CALIFORNIA | LOCAL
July 30, 2011 | By Andrew Blankstein, Los Angeles Times
Two major theater chains have decided not to show the documentary "Electric Daisy Carnival Experience" in the wake of a near-riot outside the film's Hollywood premiere earlier this week. In canceling the screenings Friday, Regal and AMC theaters cited "the incident in Los Angeles. " Violence erupted after a popular DJ known as Kaskade, who was attending the invitation-only premiere, tweeted about a block party. The Los Angeles Police Department had to be called in when some fans became unruly, throwing rocks and bottles and damaging three police cruisers.
BUSINESS
August 14, 2012 | By Salvador Rodriguez
What is believed to be the world's largest iPhone arts festival is headed to Santa Monica on Saturday, unifying a community dedicated to making art on its mobile devices for the first time at this scale. The L.A. Mobile Arts Festival will kick off Saturday at 7 p.m. and be held at the Santa Monica Art Studios. More than 600 pieces of mobile art will be showcased. Though the festival focuses mostly on art produced on iPhones, it will also feature some artists using other devices, including the iPad.
BOOKS
March 5, 1995 | CAROLYN CHUTE
Does this make sense? If your dog gets surgery to correct a genetically caused, common-to-the-breed detached retina or hip dysphasia, you can't enter him in a dog show. But you can enter him with these conditions unrepaired. Scars from hunting are OK. A leg missing from confronting a bear. Face missing from confronting a coon. Our world is full of this kind of "thinking." Like if you drive too fast, on a curve you crash. This is called "an accident."
CALIFORNIA | LOCAL
September 3, 2013 | By Dan Weikel
In a drive to combat pedestrian fatalities, Los Angeles County transit officials unveiled a video Tuesday showing dozens of people walking, running, bicycling -- and in one case, rolling in a wheelchair -- across dangerous railroad tracks despite flashing red lights and clanging bells that warned of oncoming trains. The candid video was shot at the Burbank Station of Metrolink -- the six-county commuter service -- and the Willowbrook stop for the Blue Line, the Los Angeles County Metropolitan Transportation Authority's busy light rail between Los Angeles and Long Beach.
NEWS
March 27, 2013 | By Jay Jones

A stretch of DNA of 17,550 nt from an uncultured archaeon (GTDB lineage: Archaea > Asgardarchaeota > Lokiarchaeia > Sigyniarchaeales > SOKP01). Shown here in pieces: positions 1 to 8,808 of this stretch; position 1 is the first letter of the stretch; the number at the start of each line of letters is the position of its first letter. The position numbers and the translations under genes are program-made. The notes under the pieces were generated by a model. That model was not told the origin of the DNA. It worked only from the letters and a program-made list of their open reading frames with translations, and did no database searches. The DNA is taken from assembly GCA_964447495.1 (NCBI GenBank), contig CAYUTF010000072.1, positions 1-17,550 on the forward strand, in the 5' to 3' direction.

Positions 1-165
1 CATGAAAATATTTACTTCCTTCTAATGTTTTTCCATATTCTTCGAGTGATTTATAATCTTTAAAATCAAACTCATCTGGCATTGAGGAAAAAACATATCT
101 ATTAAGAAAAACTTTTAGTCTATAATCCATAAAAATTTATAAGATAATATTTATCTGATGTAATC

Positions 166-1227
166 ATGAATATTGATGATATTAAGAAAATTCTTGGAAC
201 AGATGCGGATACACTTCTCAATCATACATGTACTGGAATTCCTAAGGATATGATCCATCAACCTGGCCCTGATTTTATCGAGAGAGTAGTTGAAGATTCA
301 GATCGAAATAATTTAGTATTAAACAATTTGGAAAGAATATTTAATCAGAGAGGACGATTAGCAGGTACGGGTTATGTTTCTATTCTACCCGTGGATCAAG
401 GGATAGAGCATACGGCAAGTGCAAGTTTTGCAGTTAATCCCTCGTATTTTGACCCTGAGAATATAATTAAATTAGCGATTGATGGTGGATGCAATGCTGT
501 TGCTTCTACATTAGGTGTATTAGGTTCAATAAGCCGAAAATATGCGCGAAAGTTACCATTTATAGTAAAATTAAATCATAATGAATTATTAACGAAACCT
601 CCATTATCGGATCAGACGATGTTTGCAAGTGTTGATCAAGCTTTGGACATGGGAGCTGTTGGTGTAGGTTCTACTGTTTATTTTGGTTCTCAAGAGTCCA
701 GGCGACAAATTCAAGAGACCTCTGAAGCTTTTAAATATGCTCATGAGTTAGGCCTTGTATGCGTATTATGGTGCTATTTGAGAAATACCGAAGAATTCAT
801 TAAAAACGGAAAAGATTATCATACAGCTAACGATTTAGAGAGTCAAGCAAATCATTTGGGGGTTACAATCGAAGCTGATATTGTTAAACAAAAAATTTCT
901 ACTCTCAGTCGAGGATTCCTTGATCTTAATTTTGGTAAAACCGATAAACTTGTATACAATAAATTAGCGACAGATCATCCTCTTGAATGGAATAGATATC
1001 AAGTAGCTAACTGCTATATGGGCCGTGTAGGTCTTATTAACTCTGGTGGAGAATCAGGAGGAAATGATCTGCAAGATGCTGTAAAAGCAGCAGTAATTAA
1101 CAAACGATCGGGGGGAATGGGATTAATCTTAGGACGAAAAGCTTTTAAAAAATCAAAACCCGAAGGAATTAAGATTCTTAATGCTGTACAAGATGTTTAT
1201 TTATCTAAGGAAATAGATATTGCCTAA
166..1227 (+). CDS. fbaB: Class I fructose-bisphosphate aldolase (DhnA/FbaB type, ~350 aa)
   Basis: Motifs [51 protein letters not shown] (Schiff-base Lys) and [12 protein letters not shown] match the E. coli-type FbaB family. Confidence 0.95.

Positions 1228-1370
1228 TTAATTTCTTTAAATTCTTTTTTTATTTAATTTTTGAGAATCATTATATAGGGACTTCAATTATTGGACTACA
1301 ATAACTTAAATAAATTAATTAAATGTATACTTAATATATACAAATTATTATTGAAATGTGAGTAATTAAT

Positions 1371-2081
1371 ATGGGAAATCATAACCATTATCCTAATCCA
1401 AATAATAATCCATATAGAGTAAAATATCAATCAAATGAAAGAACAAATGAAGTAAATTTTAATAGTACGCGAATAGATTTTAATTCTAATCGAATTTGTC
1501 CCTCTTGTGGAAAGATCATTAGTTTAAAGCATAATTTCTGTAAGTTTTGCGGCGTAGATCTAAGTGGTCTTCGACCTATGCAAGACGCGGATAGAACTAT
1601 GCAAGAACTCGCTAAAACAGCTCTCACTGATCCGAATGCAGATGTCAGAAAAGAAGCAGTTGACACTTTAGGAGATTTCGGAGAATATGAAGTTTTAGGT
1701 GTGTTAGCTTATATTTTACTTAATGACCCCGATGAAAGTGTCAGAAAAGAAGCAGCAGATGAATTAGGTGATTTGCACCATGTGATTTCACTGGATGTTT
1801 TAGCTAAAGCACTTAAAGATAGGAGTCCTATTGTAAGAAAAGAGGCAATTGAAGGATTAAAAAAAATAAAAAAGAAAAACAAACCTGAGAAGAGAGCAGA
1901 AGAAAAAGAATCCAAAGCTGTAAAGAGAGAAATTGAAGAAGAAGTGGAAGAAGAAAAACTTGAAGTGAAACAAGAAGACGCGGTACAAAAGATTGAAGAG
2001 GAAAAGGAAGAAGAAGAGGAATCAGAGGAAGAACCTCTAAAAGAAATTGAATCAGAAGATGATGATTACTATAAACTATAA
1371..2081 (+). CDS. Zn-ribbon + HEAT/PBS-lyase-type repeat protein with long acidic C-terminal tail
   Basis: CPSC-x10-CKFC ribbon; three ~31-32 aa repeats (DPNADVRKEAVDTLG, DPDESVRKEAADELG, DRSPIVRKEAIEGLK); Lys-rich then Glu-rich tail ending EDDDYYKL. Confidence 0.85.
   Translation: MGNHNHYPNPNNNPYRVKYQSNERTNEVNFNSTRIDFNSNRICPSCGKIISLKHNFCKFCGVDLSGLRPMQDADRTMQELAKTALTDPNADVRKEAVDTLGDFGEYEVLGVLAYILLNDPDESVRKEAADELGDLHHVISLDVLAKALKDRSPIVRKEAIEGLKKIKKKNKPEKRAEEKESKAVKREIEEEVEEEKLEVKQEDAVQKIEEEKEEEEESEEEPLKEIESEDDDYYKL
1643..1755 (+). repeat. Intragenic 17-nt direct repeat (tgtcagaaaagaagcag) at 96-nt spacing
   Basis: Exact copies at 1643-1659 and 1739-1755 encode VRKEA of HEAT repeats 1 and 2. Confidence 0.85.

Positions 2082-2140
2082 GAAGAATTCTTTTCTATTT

Blame the sequester for the cancellation of  popular air shows, including the long-running performance at Nellis Air Force Base in North Las Vegas , the home of the U.S. Air Force Thunderbirds .  Aviation Nation, which routinely drew huge crowds to North Las Vegas, was to have been held Nov. 9 and 10. “Due to the effect of the Budget Control Act of 2011 and associated sequestration, the defense budget cuts for fiscal year 2013...
CALIFORNIA | LOCAL
March 15, 2013 | Sandy Banks
I got a clue even before my column ran this week that its subject - what "Negro" means these days - might make some folks uncomfortable. I'd pulled up to the valet stand at the Hilton and waited while the young man fumbled through the standard question about the evening's event. "You're here for the United … uh, United … uh, the College Fund dinner?" he asked. Yes. The United Negro College Fund. He'd managed to leave that word out. I understand why it flummoxed him. By the time he was born, we'd moved past that to "black" and on to "African American.
ENTERTAINMENT
January 8, 2013 | By Mary McNamara, Los Angeles Times Television Critic
Even as he helped orchestrate the American Revolution and the creation of modern democracy, John Adams worried that the framers of history, more interested in portraiture than landscape, would choose one or two individuals - Benjamin Franklin, George Washington - to create a mythology of supermen who single-handedly built a nation. For years that fretful insight proved true, and though Adams eventually got his due, it certainly applies to other moments of cataclysmic change, none more so than the Civil War. Certainly in light of Steven Spielberg's "Lincoln," one could be forgiven for believing that Abraham Lincoln was the driving force behind the abolition of slavery in America.